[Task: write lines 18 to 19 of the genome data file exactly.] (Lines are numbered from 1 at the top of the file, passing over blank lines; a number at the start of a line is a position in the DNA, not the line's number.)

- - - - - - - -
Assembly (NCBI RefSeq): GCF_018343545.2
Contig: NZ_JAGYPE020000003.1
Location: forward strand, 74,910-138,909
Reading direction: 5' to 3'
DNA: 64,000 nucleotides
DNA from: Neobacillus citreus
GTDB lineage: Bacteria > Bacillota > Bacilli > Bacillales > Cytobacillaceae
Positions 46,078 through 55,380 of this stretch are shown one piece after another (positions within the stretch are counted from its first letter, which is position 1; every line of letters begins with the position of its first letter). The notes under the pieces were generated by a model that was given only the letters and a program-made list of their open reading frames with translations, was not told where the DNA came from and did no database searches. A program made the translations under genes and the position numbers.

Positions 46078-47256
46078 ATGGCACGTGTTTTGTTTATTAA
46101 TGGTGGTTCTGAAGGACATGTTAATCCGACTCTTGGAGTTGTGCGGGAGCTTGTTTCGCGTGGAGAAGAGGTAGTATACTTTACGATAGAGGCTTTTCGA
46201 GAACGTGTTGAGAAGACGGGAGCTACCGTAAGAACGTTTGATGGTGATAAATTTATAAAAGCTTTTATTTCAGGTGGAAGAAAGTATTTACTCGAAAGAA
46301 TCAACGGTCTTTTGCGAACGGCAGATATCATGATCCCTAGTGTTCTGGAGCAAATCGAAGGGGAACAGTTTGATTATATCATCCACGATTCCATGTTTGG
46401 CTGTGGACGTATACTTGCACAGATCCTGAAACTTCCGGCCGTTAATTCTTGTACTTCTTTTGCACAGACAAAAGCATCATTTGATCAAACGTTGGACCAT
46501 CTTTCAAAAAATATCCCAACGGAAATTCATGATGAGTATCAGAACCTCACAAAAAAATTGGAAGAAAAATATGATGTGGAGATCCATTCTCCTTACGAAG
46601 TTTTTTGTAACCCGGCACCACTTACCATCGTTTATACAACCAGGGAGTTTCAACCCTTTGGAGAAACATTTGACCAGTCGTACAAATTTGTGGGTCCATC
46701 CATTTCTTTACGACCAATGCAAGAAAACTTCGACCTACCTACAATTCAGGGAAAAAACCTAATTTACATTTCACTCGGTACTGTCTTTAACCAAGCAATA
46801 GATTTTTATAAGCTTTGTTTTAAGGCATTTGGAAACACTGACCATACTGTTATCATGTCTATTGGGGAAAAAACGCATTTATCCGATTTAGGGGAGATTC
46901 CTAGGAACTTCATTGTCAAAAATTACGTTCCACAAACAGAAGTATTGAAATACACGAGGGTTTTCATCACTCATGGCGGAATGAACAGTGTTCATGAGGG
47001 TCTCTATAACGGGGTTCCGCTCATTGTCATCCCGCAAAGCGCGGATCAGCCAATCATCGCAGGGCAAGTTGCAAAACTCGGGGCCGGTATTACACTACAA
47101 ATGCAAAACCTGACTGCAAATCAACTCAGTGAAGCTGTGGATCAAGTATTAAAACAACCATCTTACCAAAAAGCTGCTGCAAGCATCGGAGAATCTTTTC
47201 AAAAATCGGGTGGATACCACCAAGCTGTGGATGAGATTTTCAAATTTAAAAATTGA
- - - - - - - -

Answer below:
46801 GATTTTTATAAGCTTTGTTTTAAGGCATTTGGAAACACTGACCATACTGTTATCATGTCTATTGGGGAAAAAACGCATTTATCCGATTTAGGGGAGATTC
46901 CTAGGAACTTCATTGTCAAAAATTACGTTCCACAAACAGAAGTATTGAAATACACGAGGGTTTTCATCACTCATGGCGGAATGAACAGTGTTCATGAGGG